Including a gender lens in consumer protection policies can empower women and help reduce gender disparities.
Consumer protection is fundamental for assuring consumers’ rights to information, education, safe products, protection of their economic interests, sustainable consumption, dispute resolution and non-discrimination.
Yet information and advertising are often not presented in a gender-neutral way, contributing to stereotyping and patterns that don’t support gender equality.
UNCTAD Deputy Secretary-General Isabelle Durant led a conversation on how consumer protection can contribute to a gender-equal world on 8 February, noting that many hurdles remain despite significant progress towards achieving gender equality.
Ms. Durant said some hurdles are well known, “but others are more hidden and can unconsciously contribute to stereotyping and lead to unequal opportunities, particularly for women.”
Biased adverts and algorithms
She cited the example of advertisements not presented in a gender-neutral way, saying “some ads reinforce stereotypes and contribute to misinformation or discrimination. That is where consumer protection must come in.”
Ms. Durant also gave the example of algorithms on social media platforms, which use information from users’ profiles and lead them to specific goods and services in line with assumptions of their preferences.
“Clearly, there is a risk that the consumer may not be well informed and can be misled,” she said.
UN guidelines for consumer protection
To help address this problem, UNCTAD promotes the UN’s guidelines for consumer protection, a set of consumer protection principles and policies intended for governments to introduce consumer protection laws and policies. They also address business and civil society.
The guidelines recognize the vulnerability of consumers and the imbalance in terms of economic capacity, level of education and bargaining power.
They draw attention to the importance of consumer protection policies as a tool to promote social and economic development and sustainability.
They offer recommendations on protection of vulnerable consumers, protection of economic rights, health and safety, access to justice, access to services and essential goods and sustainable consumption, among other issues.
Ms. Durant said the guidelines “consider that consumer education contributes to women's knowledge and bargaining power fundamental for their personal and professional development.”
However, she noted that sensitivity and progress on this issue is not identical across countries or world regions.
Argentina blazes the trail
Argentina is one of the countries at the forefront of addressing the issue. It has produced a guide on good business practices on gender and diversity, covering sensitive issues in consumer relations.
The guide refers to human rights instruments such as the Convention for the Elimination of all Forms of Discrimination Against Women and addresses sexist practices that create rigid and limiting stereotypes, which subordinate women and people of non-binary identities.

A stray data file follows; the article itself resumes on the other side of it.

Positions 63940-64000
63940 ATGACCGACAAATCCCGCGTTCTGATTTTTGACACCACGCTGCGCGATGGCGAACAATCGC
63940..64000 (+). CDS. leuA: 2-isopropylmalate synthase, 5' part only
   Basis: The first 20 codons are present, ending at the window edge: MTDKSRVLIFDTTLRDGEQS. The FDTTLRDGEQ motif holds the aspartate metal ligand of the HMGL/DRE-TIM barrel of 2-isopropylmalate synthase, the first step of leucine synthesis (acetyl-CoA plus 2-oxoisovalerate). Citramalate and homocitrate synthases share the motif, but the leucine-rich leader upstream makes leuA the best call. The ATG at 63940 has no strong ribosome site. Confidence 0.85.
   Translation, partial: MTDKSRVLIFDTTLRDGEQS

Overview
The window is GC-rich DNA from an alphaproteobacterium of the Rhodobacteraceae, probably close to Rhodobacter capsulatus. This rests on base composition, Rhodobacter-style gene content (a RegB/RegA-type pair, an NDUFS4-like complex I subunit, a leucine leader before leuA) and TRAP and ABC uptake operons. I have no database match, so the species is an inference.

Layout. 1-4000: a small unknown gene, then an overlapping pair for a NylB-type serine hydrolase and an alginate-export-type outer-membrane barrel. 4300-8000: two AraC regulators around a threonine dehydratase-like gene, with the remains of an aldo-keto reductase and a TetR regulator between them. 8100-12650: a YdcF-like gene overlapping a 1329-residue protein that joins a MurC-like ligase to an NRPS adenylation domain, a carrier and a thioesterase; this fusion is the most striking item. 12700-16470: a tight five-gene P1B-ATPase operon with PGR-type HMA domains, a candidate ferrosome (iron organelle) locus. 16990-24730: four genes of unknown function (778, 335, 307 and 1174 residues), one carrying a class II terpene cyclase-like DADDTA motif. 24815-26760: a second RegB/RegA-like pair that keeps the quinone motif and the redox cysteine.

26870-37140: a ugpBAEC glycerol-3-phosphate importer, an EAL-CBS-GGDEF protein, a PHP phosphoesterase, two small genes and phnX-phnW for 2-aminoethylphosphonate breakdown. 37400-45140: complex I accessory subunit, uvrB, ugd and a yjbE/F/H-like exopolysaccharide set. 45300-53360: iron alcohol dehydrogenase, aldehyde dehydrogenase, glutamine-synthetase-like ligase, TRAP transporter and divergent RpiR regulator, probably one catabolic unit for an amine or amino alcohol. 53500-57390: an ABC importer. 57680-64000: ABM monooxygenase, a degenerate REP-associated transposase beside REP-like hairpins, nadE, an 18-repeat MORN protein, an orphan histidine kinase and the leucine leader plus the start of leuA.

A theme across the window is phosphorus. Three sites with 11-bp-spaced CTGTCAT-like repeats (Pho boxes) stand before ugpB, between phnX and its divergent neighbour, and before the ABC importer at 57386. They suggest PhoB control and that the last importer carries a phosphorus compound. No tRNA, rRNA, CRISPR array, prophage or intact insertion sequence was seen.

It proposes recommendations to identify and dismantle discriminatory practices through examples that generate healthy, sustainable, egalitarian and respectful consumption relationships.
Women have a decisive voice
Women can influence more sustainable, more responsible and better-informed choices when benefiting from education and information campaigns and awareness-raising initiatives, according to Teresa Moreira, head of competition and consumer policies at UNCTAD.
“Women tend to have a decisive voice when choosing goods and services for their households,” she said while moderating the event.
Panellists included Sebastián Barocelli, director of the National Directorate on Consumer Protection and Consumer Arbitration in Argentina and Betilde Muñoz Pogossian, director of the Department of Social Inclusion, Organisation of American States.
Others were Helena Leurent, director general of Consumers International and Arlin Chondro, founder of Peek.me Naturals, an e-commerce company offering health-related products across Indonesia, and a member of the UNCTAD-led eTrade for Women initiative.
Examining women’s special role
The panellists examined women’s special role in consumer protection and how policy can help curb stereotyping in advertisement. Ms. Muñoz Pogossian warned that such stereotyping in advertising can impose limitations on women.
They also discussed the evolving needs of protecting consumers in the digital world, focusing on the gender dimension. Ms. Leurent emphasized that strong female representation was not only needed in decision-making but also in data collected about women’s profiles.
Besides, they highlighted examples of where consumer protection had made a difference for women and the role of the UN guidelines for consumer protection in promoting social and economic development and sustainability.
The event was part of UNCTAD’s initiative dubbed “Les 8 du mois until we’re there”, (Les 8 du mois is French for "the 8th of every month") launched on International Women’s Day 2021.
The initiative raises awareness on barriers to gender equality and how to overcome them to create economies and societies that offer women and men more equal chances.